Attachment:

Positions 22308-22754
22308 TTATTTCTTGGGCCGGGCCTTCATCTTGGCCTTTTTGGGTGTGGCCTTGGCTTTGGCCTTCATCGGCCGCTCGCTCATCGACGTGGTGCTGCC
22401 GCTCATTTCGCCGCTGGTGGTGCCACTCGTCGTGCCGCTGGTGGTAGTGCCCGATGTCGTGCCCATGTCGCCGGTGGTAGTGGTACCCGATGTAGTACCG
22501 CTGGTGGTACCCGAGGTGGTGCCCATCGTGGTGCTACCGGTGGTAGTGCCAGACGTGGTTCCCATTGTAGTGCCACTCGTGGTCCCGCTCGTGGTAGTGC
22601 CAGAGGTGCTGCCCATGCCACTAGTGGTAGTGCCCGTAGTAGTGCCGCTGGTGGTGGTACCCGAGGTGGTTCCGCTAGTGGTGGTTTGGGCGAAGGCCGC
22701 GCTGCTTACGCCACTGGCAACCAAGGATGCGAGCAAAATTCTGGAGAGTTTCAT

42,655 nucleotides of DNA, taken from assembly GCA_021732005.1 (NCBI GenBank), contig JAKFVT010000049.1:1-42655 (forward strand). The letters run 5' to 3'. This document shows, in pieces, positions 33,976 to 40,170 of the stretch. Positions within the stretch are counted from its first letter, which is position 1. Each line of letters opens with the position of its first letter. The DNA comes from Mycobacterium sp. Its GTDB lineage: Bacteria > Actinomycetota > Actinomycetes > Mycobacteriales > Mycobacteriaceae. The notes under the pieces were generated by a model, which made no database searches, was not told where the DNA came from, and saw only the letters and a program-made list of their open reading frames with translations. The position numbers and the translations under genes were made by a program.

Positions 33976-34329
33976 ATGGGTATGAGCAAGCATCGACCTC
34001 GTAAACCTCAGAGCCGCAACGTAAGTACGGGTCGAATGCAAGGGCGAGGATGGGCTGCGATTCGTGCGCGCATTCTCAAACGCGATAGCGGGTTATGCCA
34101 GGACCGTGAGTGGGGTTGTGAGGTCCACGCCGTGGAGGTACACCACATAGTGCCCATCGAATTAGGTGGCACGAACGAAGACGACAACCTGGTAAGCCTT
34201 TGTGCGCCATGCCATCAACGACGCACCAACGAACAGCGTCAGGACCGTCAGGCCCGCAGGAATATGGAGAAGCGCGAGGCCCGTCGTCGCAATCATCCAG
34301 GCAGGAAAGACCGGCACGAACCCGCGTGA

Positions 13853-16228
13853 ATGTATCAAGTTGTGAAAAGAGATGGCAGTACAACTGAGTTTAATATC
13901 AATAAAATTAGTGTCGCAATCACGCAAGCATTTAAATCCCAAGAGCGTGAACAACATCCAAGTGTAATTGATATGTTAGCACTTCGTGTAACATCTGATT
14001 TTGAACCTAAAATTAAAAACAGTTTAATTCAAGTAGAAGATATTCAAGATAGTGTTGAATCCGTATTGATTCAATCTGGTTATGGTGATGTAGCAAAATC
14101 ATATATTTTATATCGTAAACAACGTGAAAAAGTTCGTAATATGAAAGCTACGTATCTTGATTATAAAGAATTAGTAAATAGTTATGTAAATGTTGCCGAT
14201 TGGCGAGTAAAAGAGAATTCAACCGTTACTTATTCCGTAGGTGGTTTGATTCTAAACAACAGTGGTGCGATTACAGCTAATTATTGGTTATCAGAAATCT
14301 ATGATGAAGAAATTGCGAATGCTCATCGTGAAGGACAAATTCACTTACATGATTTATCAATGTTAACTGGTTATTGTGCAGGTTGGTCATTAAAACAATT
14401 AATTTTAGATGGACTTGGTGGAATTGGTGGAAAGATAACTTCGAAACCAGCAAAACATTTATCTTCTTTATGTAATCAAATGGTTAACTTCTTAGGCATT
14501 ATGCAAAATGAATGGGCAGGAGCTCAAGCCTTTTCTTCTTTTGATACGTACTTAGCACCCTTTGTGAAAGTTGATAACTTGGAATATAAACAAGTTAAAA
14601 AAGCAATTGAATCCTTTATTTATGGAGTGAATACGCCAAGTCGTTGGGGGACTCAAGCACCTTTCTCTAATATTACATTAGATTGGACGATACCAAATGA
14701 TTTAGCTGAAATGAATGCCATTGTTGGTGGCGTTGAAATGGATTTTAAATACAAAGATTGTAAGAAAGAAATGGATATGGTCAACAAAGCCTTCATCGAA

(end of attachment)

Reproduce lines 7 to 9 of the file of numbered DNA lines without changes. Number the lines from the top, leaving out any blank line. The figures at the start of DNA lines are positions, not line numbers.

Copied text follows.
42,655 nucleotides of DNA, taken from assembly GCA_021732005.1 (NCBI GenBank), contig JAKFVT010000049.1:1-42655 (forward strand). The letters run 5' to 3'. This document shows, in pieces, positions 33,976 to 40,170 of the stretch. Positions within the stretch are counted from its first letter, which is position 1. Each line of letters opens with the position of its first letter. The DNA comes from Mycobacterium sp. Its GTDB lineage: Bacteria > Actinomycetota > Actinomycetes > Mycobacteriales > Mycobacteriaceae. The notes under the pieces were generated by a model, which made no database searches, was not told where the DNA came from, and saw only the letters and a program-made list of their open reading frames with translations. The position numbers and the translations under genes were made by a program.

Positions 33976-34329
33976 ATGGGTATGAGCAAGCATCGACCTC